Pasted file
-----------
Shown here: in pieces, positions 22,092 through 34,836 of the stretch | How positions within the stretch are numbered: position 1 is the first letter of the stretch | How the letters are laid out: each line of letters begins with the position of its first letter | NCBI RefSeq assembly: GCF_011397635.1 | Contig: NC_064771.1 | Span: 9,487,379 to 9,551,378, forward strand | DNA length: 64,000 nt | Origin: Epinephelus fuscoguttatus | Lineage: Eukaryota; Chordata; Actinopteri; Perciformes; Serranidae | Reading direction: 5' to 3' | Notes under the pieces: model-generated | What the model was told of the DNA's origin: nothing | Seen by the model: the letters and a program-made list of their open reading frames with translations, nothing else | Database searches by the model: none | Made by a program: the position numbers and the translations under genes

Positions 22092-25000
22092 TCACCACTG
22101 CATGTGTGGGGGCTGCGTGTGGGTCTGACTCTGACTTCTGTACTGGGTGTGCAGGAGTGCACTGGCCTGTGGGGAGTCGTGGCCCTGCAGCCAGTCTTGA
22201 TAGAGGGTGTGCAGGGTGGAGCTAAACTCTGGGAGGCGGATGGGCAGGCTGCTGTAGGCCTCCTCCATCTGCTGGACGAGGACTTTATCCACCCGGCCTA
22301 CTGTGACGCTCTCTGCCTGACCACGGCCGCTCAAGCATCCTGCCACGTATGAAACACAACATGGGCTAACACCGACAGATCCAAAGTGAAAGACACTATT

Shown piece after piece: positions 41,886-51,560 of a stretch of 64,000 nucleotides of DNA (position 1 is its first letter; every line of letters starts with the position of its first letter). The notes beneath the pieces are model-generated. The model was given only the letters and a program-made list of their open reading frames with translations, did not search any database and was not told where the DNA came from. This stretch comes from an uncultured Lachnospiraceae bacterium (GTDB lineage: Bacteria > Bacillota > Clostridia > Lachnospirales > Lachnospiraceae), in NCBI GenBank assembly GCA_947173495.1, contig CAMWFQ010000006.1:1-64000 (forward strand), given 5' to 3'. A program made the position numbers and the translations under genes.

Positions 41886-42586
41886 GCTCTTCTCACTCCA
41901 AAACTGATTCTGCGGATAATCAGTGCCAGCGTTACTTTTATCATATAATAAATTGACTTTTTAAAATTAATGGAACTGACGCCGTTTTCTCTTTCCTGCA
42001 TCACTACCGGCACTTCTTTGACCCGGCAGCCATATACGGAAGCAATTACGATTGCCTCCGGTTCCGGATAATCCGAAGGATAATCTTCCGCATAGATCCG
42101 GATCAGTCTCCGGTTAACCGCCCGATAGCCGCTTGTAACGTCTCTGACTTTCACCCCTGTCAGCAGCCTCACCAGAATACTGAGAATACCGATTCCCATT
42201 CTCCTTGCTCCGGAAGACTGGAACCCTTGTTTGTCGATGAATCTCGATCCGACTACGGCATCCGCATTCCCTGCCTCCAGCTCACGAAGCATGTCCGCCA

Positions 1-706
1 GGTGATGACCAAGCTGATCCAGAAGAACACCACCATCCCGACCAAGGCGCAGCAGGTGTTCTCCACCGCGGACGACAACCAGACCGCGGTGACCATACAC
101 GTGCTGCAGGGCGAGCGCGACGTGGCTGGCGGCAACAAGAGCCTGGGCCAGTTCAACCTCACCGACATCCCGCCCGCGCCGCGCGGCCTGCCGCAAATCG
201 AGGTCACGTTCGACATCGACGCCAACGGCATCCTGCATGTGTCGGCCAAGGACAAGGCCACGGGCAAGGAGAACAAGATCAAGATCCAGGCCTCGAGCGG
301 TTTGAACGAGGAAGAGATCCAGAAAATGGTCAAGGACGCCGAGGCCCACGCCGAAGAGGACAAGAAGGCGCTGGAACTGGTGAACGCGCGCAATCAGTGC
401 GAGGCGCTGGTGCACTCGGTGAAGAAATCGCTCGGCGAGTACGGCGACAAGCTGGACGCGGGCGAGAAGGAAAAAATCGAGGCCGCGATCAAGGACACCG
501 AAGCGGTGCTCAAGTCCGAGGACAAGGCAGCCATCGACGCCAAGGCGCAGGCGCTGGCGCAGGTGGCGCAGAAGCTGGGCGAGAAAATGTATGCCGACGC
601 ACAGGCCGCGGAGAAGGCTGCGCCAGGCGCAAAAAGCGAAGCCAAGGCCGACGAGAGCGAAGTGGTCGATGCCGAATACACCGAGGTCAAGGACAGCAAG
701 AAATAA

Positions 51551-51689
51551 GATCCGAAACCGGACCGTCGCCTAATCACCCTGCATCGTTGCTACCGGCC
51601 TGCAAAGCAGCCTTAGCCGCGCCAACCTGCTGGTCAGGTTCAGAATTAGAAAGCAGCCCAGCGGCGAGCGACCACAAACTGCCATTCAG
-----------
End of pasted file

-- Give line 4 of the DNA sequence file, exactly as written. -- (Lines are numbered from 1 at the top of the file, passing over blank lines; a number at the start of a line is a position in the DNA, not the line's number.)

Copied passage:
22101 CATGTGTGGGGGCTGCGTGTGGGTCTGACTCTGACTTCTGTACTGGGTGTGCAGGAGTGCACTGGCCTGTGGGGAGTCGTGGCCCTGCAGCCAGTCTTGA